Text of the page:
This type of trojan secretly installs spy programs and/or keylogger programs.
Based on the settings of your F-Secure security product, it will either move the file to the quarantine where it cannot spread or cause harm, or remove it.
A False Positive is when a file is incorrectly detected as harmful, usually because its code or behavior resembles known harmful programs. A False Positive will usually be fixed in a subsequent database update without any action needed on your part. If you wish, you may also:
Check for the latest database updates
First check if your F-Secure security program is using the latest updates, then try scanning the file again.
Submit a sample
After checking, if you still believe the file is incorrectly detected, you can submit a sample of it for re-analysis.
Note: If the file was moved to quarantine, you need to collect the file from quarantine before you can submit it.
Exclude a file from further scanning
If you are certain that the file is safe and want to continue using it, you can exclude it from further scanning by the F-Secure security product.
Note: You need administrative rights to change the settings.
Trojan-Spy:W32/Banker is a large family of data-stealing trojans. Banker variants attempt to steal access information for various online banking and payment system websites. Details stolen include login credentials, passwords, PINs and so on. The stolen information is usually uploaded to a hacker's website using a webform.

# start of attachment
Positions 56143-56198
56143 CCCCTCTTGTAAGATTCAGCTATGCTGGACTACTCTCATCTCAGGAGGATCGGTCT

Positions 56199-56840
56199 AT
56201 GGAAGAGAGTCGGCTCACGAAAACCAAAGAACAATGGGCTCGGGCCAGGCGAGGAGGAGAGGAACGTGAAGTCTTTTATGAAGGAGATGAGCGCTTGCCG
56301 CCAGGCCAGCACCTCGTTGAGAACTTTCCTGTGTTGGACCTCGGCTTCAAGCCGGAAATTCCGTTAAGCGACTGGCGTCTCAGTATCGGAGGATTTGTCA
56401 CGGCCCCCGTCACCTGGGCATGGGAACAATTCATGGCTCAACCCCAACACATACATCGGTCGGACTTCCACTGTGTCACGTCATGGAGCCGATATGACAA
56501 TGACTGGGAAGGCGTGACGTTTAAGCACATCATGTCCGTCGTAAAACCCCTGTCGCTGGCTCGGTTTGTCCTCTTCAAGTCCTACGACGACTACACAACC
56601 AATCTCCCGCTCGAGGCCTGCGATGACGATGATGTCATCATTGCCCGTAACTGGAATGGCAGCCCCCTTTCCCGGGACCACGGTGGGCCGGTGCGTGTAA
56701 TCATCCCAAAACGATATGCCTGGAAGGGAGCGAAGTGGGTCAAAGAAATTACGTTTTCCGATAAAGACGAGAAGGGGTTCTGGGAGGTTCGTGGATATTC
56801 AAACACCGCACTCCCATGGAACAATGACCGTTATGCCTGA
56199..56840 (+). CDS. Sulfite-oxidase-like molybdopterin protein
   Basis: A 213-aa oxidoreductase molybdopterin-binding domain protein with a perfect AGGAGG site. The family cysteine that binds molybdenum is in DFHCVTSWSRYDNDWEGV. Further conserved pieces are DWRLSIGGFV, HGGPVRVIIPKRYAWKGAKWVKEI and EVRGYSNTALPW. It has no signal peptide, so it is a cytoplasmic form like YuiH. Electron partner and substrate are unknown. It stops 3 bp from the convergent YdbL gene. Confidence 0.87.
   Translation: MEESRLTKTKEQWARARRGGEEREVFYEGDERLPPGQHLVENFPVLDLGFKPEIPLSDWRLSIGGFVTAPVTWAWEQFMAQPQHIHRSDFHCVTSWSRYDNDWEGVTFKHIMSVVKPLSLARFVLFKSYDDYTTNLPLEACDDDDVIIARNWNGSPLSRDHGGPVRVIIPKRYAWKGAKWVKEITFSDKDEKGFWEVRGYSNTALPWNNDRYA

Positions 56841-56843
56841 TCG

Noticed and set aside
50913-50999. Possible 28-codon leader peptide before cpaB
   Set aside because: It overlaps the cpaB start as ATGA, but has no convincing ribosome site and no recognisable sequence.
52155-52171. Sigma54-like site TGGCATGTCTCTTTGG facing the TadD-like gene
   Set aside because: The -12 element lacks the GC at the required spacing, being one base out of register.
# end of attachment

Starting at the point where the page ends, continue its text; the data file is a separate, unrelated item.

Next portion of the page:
The most vulnerable users are those whose logins and passwords for sensitive online banking or payment accounts remain static at each login session. For this reason, many online banking websites are changing their security processes to use one-time passwords that expire after being used once.
The details below are for Trojan-Spy:W32/Banker.VT and are representative of most variants in the Banker family.
Trojan-Spy:W32/Banker.VT targets data related to Japanese banking websites. The trojan's file is a PE executable file 65536 bytes in size. The file is unpacked, an unusual feature since most malware today is packed by a file compressor.On first executing the file, Banker.VT copies its file as SYSTEM.EXE to the root of C: drive and creates a startup key for that file in the Registry:
This is done to run the trojan's file every time Windows starts. The trojan also deletes the Zone.Identifier stream for its file. This trick is not commonly used in present day malware.
While active, the malware monitors the web browser and activates its spying component if any of the following URLs are opened:
The spying component steals any data entered by a user in the following fields:
The stolen data is uploaded using a webform to the website:
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